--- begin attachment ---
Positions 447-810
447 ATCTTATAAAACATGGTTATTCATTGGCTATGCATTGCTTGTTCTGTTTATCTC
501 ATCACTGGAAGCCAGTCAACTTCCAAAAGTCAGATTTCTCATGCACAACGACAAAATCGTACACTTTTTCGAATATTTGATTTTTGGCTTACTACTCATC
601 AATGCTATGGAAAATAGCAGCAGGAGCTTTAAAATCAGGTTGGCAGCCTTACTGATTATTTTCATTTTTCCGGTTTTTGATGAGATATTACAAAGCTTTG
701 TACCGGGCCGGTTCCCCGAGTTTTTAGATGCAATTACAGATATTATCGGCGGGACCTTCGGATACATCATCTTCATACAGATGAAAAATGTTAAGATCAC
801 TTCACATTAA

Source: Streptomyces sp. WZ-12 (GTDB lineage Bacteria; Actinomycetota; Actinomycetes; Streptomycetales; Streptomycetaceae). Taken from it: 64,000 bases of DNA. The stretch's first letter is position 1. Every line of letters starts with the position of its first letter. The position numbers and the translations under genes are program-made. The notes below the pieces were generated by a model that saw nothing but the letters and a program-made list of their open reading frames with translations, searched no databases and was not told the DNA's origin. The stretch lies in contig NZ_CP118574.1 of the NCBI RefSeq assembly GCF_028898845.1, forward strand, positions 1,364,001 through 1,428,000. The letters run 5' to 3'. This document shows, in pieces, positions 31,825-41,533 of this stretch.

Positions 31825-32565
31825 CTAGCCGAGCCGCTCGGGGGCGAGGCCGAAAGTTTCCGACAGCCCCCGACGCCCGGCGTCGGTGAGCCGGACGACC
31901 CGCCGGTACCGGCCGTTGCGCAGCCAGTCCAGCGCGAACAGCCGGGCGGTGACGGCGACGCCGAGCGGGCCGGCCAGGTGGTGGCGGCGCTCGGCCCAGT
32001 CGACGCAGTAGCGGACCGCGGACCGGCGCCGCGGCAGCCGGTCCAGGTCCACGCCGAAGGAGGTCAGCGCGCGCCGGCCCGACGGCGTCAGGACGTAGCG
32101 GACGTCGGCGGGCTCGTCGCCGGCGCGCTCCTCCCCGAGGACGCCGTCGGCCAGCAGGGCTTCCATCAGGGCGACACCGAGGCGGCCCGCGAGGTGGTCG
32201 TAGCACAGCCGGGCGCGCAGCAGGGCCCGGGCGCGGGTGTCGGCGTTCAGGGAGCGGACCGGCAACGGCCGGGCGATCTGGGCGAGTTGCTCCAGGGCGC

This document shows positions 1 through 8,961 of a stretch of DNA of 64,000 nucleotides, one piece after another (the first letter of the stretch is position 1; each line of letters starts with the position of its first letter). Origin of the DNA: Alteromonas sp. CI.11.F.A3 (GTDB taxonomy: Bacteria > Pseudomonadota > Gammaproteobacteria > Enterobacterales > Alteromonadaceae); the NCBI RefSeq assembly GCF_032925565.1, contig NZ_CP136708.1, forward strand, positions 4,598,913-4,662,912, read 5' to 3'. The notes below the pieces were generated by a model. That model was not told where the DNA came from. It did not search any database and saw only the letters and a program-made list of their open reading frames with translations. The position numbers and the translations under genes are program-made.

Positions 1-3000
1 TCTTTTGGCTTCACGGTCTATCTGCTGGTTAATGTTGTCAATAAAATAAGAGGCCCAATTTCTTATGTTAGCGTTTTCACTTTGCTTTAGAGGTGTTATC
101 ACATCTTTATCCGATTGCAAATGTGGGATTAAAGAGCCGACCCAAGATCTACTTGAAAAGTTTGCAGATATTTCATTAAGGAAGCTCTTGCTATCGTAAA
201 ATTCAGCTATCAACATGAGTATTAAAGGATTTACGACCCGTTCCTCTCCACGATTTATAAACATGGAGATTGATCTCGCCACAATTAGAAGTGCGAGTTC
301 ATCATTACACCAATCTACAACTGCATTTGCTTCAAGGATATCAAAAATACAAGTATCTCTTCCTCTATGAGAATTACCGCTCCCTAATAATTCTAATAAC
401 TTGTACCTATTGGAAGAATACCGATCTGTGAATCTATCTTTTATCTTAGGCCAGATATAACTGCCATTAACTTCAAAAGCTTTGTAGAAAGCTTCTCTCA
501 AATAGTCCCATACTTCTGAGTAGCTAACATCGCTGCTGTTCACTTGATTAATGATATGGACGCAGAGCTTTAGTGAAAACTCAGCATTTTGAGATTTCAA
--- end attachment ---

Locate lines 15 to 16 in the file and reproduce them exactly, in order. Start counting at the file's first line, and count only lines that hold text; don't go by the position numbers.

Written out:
Positions 1-3000
1 TCTTTTGGCTTCACGGTCTATCTGCTGGTTAATGTTGTCAATAAAATAAGAGGCCCAATTTCTTATGTTAGCGTTTTCACTTTGCTTTAGAGGTGTTATC